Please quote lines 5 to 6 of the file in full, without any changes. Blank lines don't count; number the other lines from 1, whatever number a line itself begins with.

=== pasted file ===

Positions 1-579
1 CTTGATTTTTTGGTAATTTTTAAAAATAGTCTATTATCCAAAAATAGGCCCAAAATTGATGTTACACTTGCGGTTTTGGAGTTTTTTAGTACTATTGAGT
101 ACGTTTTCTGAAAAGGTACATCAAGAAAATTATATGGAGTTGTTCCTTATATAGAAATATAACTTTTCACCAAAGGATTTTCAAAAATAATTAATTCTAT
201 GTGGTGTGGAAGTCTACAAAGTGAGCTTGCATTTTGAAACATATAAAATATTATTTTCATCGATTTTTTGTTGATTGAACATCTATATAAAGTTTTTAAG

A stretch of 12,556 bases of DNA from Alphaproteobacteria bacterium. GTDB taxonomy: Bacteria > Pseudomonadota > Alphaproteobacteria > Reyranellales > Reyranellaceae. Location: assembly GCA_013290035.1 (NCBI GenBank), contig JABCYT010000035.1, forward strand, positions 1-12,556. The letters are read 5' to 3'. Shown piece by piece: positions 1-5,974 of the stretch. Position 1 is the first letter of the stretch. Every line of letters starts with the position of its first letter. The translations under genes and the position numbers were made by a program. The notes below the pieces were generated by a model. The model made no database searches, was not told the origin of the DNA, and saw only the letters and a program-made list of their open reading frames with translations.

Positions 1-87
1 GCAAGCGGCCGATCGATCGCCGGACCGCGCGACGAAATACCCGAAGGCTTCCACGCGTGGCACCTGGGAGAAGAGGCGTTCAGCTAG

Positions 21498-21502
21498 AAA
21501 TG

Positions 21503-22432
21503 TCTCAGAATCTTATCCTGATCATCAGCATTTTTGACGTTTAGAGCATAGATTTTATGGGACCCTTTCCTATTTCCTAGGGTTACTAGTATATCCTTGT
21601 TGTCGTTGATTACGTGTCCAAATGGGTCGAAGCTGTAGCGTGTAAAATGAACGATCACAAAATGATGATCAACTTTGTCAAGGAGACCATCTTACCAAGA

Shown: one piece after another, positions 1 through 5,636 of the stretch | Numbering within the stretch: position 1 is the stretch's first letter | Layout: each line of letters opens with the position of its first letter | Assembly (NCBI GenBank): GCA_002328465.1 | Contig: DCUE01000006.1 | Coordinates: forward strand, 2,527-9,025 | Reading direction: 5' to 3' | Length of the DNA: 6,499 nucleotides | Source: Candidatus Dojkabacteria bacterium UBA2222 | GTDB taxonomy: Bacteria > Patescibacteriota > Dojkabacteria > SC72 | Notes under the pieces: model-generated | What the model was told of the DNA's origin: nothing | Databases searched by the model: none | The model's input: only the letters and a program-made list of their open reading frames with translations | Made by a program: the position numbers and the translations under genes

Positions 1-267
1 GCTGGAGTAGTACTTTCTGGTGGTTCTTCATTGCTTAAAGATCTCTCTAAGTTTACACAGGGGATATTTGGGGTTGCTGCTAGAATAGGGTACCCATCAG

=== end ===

A stretch of 12,556 bases of DNA from Alphaproteobacteria bacterium. GTDB taxonomy: Bacteria > Pseudomonadota > Alphaproteobacteria > Reyranellales > Reyranellaceae. Location: assembly GCA_013290035.1 (NCBI GenBank), contig JABCYT010000035.1, forward strand, positions 1-12,556. The letters are read 5' to 3'. Shown piece by piece: positions 1-5,974 of the stretch. Position 1 is the first letter of the stretch. Every line of letters starts with the position of its first letter. The translations under genes and the position numbers were made by a program. The notes below the pieces were generated by a model. The model made no database searches, was not told the origin of the DNA, and saw only the letters and a program-made list of their open reading frames with translations.

Positions 1-87